When packets arrive from the fixed network 110, destined for one of the devices 105 d, say, the base station 103 identifies which of the routes corresponds to the destined device 105 d, appends the identified route to the incoming packet, and sends the packet into the wireless network 100.

An advantage of embodiments of the invention is that route identification is self-organising and dynamic, as it is based on advertisement and acknowledgement packets issued by the base station 103 and active devices 105 respectively, which, by definition, can only propagate through active devices, and are issued periodically.

In terms of resource usage, an advantage of embodiments of the invention is that device requirements can be reduced, as most of the route processing is performed by the base station.

Additionally, the routing tables include weighted preferences that implicitly include information about hop-length and network congestion, so that the advertising mechanism tends to create routes that have a small number of hops (because of weighted preferences in routing tables). Thus the route information appended to packets originating from the fixed network is quite short.

One of the concepts underlying embodiments of the invention is that devices alert the base station when they want to receive data i.e. “data on demand”. Thus a device that wants to be available for calls/data to be routed to it generates acknowledgement packets. Conversely a device can disallow any calls/data to be routed to it by not generating acknowledgement packets (as this has the effect that the base station has no way of knowing how to route data to such devices).

Other embodiments of the invention modify the frequency with which the base station 103 issues advertisement packets, or the temporal interval that passes between broadcast events (broadcast of advertisement packets), in dependence on devices connecting and disconnecting to the wireless network. These embodiments include a mechanism for determining changes in the wireless environment, for quantifying the change, and for modifying this temporal interval in accordance therewith.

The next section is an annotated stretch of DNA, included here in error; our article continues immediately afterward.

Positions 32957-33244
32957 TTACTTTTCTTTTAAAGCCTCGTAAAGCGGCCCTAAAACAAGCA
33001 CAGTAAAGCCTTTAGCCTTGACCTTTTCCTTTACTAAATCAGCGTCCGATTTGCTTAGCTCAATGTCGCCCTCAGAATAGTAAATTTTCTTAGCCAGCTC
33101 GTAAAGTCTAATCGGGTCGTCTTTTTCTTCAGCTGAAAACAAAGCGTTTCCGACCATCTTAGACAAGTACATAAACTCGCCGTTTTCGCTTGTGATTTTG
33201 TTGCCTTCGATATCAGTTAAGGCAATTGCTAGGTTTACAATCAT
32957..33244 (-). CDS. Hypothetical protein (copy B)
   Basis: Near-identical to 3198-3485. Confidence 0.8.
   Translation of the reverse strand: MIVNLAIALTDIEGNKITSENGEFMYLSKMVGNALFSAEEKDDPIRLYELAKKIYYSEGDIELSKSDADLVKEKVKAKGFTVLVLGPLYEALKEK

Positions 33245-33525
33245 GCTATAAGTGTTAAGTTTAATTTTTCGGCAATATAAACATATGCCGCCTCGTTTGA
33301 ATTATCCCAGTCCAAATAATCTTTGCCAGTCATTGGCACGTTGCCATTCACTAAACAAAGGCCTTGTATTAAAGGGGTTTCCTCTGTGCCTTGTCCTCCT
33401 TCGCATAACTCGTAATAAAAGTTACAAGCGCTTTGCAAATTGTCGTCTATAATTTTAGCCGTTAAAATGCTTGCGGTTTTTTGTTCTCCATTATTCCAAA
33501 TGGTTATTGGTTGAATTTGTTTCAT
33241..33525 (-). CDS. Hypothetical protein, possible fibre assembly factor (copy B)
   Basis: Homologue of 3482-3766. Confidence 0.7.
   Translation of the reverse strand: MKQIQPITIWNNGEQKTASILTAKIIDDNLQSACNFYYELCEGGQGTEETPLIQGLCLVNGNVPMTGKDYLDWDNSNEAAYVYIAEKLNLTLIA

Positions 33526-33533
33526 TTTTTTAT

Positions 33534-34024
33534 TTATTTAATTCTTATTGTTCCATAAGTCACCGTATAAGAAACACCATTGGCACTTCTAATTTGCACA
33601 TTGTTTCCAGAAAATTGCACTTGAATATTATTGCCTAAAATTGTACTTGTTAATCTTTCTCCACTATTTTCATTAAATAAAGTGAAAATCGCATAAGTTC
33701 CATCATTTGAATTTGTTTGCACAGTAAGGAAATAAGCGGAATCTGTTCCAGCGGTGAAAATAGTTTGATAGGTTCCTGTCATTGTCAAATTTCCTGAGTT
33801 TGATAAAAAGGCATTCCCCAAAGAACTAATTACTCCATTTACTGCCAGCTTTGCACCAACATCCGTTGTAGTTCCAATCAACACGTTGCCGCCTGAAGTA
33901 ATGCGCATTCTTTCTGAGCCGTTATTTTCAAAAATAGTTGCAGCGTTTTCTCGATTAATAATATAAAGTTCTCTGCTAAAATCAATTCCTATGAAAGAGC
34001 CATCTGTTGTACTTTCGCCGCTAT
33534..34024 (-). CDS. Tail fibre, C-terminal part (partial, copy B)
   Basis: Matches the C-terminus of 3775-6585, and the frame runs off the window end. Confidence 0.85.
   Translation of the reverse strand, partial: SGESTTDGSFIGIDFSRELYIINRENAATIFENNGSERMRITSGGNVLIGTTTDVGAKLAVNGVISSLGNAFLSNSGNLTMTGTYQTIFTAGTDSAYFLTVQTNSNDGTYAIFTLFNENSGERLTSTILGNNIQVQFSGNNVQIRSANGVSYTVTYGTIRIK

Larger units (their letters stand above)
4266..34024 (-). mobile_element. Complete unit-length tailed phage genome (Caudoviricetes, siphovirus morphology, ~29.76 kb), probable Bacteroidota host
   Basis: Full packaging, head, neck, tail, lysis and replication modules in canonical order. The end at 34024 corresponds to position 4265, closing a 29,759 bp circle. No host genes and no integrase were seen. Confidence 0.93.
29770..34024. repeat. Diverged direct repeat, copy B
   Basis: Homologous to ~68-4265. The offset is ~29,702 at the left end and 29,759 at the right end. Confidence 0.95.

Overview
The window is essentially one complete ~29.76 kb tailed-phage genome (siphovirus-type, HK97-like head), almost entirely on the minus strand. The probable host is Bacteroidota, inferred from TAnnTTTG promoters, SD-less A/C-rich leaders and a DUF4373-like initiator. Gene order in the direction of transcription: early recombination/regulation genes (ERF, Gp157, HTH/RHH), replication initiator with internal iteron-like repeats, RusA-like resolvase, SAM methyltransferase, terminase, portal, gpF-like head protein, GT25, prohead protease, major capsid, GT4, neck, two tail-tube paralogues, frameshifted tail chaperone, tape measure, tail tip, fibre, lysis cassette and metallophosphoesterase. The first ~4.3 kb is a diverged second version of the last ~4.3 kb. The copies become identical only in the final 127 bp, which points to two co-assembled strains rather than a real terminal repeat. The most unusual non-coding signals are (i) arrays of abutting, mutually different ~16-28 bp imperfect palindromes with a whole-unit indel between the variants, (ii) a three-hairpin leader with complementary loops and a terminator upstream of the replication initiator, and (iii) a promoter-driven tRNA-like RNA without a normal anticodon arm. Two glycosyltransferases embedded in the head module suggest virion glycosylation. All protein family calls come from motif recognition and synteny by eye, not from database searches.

Essentially, these further embodiments optimise the functionality of the base station in accordance with an objective of minimising network traffic.

DESCRIPTION OF THE EMBODIMENTS

Referring to FIG. 2, a first embodiment of the invention will now be discussed in more detail.

FIG. 2 shows a base station 103, which can be a wireless router, comprising a central processing unit (CPU) 201, a memory unit 203, an input/output device 205 for connecting the base station 103 to the fixed network 110, storage 207, a radio transmitter and receiver 209, and a suite of operating system programs 219, which control and co-ordinate low level operation of the base station 103. Such a configuration is well known in the art. The storage 207 also stores programs 211, 213, 215 that are processable by the CPU 201.